from Wiktionary, Creative Commons Attribution/Share-Alike License
- n. The ability to be transmuted.
from the GNU version of the Collaborative International Dictionary of English
- n. The quality of being transmutable.
from The Century Dictionary and Cyclopedia
- n. The property of being transmutable; susceptibility of change into another nature or substance; transmutableness.
from WordNet 3.0 Copyright 2006 by Princeton University. All rights reserved.
- n. the quality of being commutable
Sorry, no etymologies found.
For Plato, the soul was an Ideal, a kind of living idea, that existed in a state of transmutability—it could change all the time—until it entered the darkness of the body, becoming “the pilot of the body, as a charioteer is the pilot of the horses who pull his chariot.”
Science availing itself of this discovery, unifies its conception of Nature and gives expression to the doctrine of the inter-transmutability of the various classes of physical phenomena by postulating an entity called Energy, and regarding the various classes of phenomena as transmutations which this entity undergoes.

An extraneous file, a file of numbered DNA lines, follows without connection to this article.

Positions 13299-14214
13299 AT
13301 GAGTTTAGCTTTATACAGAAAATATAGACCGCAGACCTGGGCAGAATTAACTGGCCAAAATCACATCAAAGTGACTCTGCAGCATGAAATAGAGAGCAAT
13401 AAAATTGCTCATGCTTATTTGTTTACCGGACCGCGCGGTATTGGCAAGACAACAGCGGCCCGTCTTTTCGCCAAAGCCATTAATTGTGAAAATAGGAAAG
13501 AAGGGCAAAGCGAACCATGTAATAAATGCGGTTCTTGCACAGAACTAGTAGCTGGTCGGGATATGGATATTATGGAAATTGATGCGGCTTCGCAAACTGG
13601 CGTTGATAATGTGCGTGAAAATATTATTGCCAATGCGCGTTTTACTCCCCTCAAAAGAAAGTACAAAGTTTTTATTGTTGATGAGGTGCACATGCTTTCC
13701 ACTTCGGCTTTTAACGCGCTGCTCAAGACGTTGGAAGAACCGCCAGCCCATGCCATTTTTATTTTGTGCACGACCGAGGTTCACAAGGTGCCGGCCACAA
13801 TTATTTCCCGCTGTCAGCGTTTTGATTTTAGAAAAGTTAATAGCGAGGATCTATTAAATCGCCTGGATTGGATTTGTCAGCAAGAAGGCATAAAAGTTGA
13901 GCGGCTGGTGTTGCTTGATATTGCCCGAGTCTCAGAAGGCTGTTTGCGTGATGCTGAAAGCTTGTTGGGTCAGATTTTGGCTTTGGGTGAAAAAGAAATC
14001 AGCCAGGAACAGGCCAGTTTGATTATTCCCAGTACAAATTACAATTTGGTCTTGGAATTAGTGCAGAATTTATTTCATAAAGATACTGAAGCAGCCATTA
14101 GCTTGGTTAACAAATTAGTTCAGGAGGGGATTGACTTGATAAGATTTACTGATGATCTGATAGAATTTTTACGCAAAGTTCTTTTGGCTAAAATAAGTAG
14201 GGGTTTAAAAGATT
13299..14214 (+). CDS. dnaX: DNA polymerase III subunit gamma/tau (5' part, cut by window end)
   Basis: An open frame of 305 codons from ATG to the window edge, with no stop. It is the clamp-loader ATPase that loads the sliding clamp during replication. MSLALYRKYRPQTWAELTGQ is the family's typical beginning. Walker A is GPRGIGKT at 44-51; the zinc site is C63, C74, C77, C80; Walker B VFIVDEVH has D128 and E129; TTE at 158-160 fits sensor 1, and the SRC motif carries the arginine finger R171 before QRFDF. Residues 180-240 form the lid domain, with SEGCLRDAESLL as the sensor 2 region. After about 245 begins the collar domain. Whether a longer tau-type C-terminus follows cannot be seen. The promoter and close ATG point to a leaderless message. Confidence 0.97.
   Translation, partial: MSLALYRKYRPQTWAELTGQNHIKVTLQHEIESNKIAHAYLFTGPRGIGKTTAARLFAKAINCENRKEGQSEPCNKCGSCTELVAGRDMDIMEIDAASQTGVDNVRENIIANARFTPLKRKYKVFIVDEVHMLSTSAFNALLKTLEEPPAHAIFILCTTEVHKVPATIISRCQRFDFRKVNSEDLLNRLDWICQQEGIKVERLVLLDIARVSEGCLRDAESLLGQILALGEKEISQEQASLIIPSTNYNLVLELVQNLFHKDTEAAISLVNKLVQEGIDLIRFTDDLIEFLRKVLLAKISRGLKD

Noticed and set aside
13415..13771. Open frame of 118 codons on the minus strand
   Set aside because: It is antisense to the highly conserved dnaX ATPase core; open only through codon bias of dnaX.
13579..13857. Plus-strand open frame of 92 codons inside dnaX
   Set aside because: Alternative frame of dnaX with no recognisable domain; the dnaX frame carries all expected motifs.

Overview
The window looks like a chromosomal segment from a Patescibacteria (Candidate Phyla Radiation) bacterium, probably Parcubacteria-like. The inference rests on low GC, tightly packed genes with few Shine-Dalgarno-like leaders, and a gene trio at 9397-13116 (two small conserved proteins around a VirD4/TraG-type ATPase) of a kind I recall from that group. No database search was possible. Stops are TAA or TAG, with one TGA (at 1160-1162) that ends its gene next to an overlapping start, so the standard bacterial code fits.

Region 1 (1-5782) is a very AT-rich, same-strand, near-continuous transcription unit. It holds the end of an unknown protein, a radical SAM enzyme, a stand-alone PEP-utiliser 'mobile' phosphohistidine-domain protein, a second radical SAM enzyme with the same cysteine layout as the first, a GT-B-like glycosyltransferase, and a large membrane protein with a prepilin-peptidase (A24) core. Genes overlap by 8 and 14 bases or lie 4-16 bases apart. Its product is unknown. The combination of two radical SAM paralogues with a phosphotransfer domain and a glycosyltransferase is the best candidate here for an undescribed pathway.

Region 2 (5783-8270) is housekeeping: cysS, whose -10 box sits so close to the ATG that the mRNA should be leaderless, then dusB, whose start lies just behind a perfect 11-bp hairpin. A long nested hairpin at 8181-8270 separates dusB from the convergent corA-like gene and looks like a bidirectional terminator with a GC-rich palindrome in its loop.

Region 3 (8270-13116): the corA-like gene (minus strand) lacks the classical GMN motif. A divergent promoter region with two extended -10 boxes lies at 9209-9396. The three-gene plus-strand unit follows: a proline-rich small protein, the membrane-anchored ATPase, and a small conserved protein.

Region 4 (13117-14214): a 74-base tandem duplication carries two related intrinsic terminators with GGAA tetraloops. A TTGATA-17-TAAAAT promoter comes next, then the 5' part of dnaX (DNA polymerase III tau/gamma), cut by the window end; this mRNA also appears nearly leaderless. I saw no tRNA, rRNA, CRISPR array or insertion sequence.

Moreover, the actual operations under which the potential generates the actual have, so to say, been laid bare to view; and lastly, the inter-transmutability of all forms of Energy and its real unity have been established.
The transmutability of one element into another indefinitely, would not, in any but a certain absolute or transcendental sense, cause the Elements to be regarded as one, or as any less number than now.
It is this transmutability of Correspondential Elements in another sphere of Being, which bases the presumption, or gives to it at least countenance from a new quarter, that the metals and other chemical
It would be, on the contrary, a fact precisely corresponding with the actual and well-known transmutability of speech-sounds into each other as occurs in the phenomena of Etymology and Comparative Philology.
And so, despite the scientific advances along many lines at the middle of the century, the idea of the transmutability of organic races had no such prominence, either in scientific or unscientific circles, as it had acquired fifty years before.
This would account for the transmutability of the two sets of feelings.
Now, after being laughed at for sixty years about the philosopher's stone, chemists, governed by experience, no longer dare to deny the transmutability of bodies; while astrono -
 I do not mean to affirm here in a positive manner the transmutability of bodies, or to point it out as a subject for investigation; still less do I pretend to say what ought to be the opinion of savants upon this point.